California’s Massive Right-to-Repair Law Leaves Carveout for Video Game Consoles

California’s Massive Right-to-Repair Law Leaves Carveout for Video Game Consoles

California might soon become the state to be in if you want to finally repair your home electronics, but your busted console will still be off limits, as a new law makes specific exemptions for all video game electronics.

On Wednesday, California passed one of the nation’s most stringent and wide-reaching right-to-repair laws in the nation. Senate Bill 244 has received support from environmental groups, self-repair advocates like the company iFixit, and—most recently—the traditionally anti-right-to-repair Apple. It means companies now have to make service and repair facilities, documentation, and parts available for anybody who wants to fix their device at home for at least seven years after the device first hit the market.

SB44 now heads to a concurrence vote before eventually landing on the desk of Gov. Gavin Newsom for signing. In the wake of the bill’s passing, the writers at PCGamer were some of the first to note that the law has very particular language that contextualizes video game consoles differently compared to other consumer electronics. It denotes that video game consoles are not an “all-purpose computer,” effectively meaning it’s not beholden to any of the rigorous restrictions placed on other technology.

The specific language in the bill reads:

“‘Video game console’ means a computing device, including its components and peripherals, that is primarily used by consumers for playing video games, such as a console machine, a handheld console device, or another device or system. ‘Video game console’ does not include a general or an all-purpose computer, which includes, but is not limited to, a desktop computer, laptop, tablet, or cell phone.”

Those who own any modern console know the machines aren’t restricted to playing games. Most consoles, especially the Xbox and PlayStation, have long tried to bill themselves as full entertainment devices. Since the halcyon days of the Xbox 360 (back when it was even harder to repair a console suffering the red ring of death), consoles have allowed connections to streaming services like Netflix or YouTube. Today, Xbox is facilitating more outside apps, even allowing users to communicate with friends through Discord. You could very much describe both the PlayStation 5 and Xbox Series X as an “all-purpose computer.” This is less true for Nintendo’s current moneymaker the Nintendo Switch, but even the age-old Nintendo Wii let users watch their favourite Netflix content or browse the internet on Opera.

The bill itself refers to other kinds of devices as “electronic or appliance” products and nowhere else does it use the language for “all-purpose device.” The bill does not make references to smartphones, laptops, or tablets, except in the section dealing with consoles.

Video Game Console Makers Are Afraid of Piracy

In a phone interview. U.S. Public Interest Research Group’s head of RtR initiatives Nathan Proctor told Gizmodo that the video game companies specifically requested this kind of exemption in negotiations. The specific language was something they agreed to, but Proctor said the big thing that the console makers were concerned about was the potential that customers would jailbreak them and use them for piracy.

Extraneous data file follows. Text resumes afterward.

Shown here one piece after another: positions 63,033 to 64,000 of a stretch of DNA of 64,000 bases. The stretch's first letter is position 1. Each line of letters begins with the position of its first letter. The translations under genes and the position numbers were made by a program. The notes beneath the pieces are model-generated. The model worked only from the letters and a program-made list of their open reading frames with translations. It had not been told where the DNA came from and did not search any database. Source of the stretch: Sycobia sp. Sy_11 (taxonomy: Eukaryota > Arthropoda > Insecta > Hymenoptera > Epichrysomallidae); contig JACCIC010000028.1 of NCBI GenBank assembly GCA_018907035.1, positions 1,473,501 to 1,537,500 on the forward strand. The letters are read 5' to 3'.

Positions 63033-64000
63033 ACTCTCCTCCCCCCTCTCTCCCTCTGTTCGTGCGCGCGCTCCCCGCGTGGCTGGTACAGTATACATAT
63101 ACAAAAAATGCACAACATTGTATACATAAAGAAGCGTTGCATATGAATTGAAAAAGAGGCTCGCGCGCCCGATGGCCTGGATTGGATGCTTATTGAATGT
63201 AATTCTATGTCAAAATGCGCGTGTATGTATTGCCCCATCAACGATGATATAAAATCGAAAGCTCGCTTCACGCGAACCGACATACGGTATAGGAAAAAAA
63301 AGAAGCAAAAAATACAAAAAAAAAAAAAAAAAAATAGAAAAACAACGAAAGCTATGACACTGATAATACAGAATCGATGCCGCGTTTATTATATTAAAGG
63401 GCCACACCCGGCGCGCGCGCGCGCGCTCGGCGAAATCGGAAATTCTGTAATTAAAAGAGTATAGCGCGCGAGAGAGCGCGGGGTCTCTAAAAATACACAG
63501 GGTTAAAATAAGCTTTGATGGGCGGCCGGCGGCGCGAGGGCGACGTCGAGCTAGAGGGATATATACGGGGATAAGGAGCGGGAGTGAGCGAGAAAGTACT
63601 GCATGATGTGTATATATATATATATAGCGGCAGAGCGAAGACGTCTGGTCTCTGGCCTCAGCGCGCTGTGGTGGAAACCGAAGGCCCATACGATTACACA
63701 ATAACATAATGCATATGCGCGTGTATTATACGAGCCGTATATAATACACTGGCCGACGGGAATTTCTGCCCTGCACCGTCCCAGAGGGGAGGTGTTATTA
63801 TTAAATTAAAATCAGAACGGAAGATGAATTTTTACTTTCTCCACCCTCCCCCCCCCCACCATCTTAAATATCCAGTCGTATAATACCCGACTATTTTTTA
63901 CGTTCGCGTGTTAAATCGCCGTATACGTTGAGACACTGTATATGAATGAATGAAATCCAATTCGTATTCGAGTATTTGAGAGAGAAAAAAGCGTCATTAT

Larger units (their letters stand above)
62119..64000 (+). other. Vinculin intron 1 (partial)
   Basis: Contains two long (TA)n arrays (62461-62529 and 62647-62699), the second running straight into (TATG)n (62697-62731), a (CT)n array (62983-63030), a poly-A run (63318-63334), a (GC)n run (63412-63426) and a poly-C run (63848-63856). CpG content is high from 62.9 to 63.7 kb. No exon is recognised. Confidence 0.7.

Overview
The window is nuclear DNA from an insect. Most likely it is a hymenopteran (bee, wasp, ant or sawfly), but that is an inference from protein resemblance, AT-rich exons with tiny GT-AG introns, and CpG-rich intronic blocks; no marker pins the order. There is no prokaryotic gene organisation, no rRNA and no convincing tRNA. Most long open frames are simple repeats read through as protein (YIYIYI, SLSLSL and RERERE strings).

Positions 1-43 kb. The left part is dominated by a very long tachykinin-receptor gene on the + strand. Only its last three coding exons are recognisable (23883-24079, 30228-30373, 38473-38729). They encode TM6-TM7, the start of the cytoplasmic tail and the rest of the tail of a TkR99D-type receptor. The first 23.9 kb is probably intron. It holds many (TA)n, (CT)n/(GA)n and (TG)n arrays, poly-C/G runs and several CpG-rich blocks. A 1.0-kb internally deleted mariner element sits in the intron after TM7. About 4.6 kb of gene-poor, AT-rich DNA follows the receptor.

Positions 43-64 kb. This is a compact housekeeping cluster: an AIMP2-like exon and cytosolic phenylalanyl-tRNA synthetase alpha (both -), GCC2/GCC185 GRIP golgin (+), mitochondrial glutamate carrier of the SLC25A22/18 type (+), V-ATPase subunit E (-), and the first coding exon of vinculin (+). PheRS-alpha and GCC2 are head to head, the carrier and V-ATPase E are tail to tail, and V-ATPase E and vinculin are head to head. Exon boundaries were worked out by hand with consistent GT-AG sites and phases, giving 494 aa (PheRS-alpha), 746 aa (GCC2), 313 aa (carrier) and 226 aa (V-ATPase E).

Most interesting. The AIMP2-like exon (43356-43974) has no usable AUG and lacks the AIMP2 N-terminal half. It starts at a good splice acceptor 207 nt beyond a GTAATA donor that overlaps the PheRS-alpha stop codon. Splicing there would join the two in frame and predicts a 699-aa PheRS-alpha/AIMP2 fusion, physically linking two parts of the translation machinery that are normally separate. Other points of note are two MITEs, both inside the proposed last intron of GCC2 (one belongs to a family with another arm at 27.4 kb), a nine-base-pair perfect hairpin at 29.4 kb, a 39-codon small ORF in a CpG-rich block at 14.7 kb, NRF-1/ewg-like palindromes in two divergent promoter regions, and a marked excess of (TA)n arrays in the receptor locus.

The big console makers are indeed very raw about piracy. Nintendo in particular has gone after those selling jailbreaking services, such as when it worked with U.S. law enforcement to indict several members of the Team-Xecuter modding community. Team-Xecuter website manager Gary Bowser pled guilty to selling hacked Switch chips back in 2021, and even as he leaves prison he’ll still be on the hook for millions of dollars owed to Nintendo.

“Manufacturers are very sensitive to any increased risk that they perceive,” Proctor said. “It’s a balance that needs to be struck. We buy these consoles, and we should have the right to fix them while also allowing for manufacturers protection of their IP.”

PIRG’s California arm CALPIRG was the lead in the negotiations surrounding the right-to-repair bill. CALPIRG Director Jenn Engstrom said console-makers have also made their devices exceptionally tricky to fix on your own. The disc drives are paired to the motherboard, meaning that if a customer wants to replace one, they must replace both. That, plus the console maker’s obstinance regarding piracy, meant that if the bill was to move forward advocates needed to leave consoles behind.

“We ultimately decided to exempt them,” she said.

That being said, repair advocates are still declaring major victory. Earlier this week, iFixit CEO Kyle Wiens said in a press release “The era of manufacturers’ repair monopolies is ending, as well it should be.”

But for video game consoles, it seems the status quo will stick around. Nintendo may have a new console coming in the near future, but all signs point to Microsoft and Sony remaining with the current console generation for years to come. Xbox CEO Phil Spencer said as much in an interview with Eurogamer last month. Spencer elaborated that doing a mid-gen “refresh” was difficult, and they’ll be unlikely to drop the cheaper Series S console anytime soon.

Engstrom said her organization had been working since 2018 with a “scrappy” group of environmentalists, consumer advocates, and a motley assortment of repair advocates to get this bill passed. The fact that video game consoles have been left behind is a shame, but with Apple coming around (the company touted its device’s repairability at its recent Wonderlust showcase), she’s hoping the video game companies see RtR as a “winning policy idea.”

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